Storium Theory: Ending Challenges Early

This post originally appeared on Gaming Creatively on March 24th, 2016. If you’ve listened to the Storium Arc podcast lately (and if you haven’t, why haven’t you?), you know that Justin and I had a debate about ending challenges early and the effect that could have on a game. I mentioned during that debate that I wasn’t necessarily totally against the concept, I just felt it was a technique to be used with caution. I’d like to go into that a bit more today…but I’d also like to go into how I think you should go about ending a challenge early if you have to do it. Reasons for Ending a Challenge Early Let’s first talk about why someone might decide to end a challenge early. When I’ve seen it, it primarily comes...

Storium Theory: Challenges That Matter

This post originally appeared on Gaming Creatively on March 10th, 2016. I’ve written quite a bit here on challenges in Storium. I’ve written about the mechanics of a challenge, the way to play cards on one, the way to set up a challenge with narration, and even a possible house rule about playing single cards at a time. Plenty more will come on the mechanics in the future, I’m sure. But right now, I want to discuss another part of challenges, something just as important…actually, probably quite a bit more important than the mechanical side of things, the setup of a challenge, or anything else involved in them. That’s…making challenges matter. It’s important to remember that what you’re doing when...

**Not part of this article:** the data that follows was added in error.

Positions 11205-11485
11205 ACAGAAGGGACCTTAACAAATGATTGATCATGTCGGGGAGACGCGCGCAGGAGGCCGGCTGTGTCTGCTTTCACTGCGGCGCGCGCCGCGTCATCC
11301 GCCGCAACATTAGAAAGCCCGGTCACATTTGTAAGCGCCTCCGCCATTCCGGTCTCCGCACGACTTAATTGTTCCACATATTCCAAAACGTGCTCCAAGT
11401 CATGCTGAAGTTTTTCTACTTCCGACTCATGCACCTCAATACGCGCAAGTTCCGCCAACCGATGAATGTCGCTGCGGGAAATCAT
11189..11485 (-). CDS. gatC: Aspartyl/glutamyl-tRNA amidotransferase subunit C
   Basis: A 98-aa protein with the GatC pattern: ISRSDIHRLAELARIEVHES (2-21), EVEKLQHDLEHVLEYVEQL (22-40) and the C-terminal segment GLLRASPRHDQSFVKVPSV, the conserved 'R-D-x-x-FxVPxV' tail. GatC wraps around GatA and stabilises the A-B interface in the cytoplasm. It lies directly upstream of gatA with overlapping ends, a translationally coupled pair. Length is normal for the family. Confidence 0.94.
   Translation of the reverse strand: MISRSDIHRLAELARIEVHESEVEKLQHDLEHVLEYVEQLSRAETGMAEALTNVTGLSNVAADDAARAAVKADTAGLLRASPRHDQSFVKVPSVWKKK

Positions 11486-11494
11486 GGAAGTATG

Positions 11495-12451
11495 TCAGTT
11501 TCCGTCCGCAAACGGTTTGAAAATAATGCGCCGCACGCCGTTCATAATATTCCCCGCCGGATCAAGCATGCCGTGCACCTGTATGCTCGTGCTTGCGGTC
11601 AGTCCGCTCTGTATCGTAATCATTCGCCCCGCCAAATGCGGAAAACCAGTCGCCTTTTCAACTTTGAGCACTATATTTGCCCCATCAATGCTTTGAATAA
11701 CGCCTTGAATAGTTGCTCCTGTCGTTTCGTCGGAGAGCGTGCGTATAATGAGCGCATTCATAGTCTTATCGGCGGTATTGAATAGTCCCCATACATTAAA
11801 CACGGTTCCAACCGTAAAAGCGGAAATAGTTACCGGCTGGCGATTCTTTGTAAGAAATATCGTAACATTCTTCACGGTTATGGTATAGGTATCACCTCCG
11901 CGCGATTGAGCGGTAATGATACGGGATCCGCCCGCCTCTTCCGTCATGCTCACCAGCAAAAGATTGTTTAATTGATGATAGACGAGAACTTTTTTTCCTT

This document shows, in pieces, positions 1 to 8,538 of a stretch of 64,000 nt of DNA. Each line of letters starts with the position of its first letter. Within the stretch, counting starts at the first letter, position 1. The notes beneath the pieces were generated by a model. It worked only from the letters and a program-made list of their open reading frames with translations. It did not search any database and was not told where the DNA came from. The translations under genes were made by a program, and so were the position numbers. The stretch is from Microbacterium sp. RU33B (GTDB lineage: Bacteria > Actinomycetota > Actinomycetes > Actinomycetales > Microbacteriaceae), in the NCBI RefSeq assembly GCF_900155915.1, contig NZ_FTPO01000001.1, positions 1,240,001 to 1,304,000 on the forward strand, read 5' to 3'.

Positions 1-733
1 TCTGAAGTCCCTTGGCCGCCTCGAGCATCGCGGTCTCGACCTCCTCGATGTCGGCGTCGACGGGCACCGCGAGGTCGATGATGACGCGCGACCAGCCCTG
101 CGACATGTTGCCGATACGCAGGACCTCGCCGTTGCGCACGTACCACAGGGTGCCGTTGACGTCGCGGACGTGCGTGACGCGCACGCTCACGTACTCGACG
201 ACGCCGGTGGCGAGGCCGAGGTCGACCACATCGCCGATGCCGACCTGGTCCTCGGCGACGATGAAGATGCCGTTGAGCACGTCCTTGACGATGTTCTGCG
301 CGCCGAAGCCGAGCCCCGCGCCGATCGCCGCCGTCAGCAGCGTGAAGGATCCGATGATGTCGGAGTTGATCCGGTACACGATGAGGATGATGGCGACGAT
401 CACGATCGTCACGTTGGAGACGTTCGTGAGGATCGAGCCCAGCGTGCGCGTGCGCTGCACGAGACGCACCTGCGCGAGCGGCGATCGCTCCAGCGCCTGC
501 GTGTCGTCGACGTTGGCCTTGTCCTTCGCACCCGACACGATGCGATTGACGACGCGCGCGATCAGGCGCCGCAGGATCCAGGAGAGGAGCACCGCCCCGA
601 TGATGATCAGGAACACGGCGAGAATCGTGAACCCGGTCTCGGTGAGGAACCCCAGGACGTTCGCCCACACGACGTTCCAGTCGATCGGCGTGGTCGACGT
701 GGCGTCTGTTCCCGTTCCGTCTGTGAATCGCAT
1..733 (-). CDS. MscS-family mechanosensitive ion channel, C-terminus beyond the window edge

Storium Theory: Setting up a Challenge, Part 3–Results

This post originally appeared on Gaming Creatively on 12/10/2015. Welcome back to my series on setting up challenges. We’ve been through the Name and Description in one prior post, and the Rating in another. Now, it’s time to talk about the Results. Each challenge has a Strong result and a Weak result. The basic purpose of these is to guide the writing of the player who completes the challenge if it comes out Strong or Weak – to tell the player what events or information need to be included in his writeup. (The narrator writes the challenge conclusion in the case of an Uncertain result.) There are a wide variety of ways to write the results statements. Some narrators like to spell things out in detail, while others like to leave a lot up to the...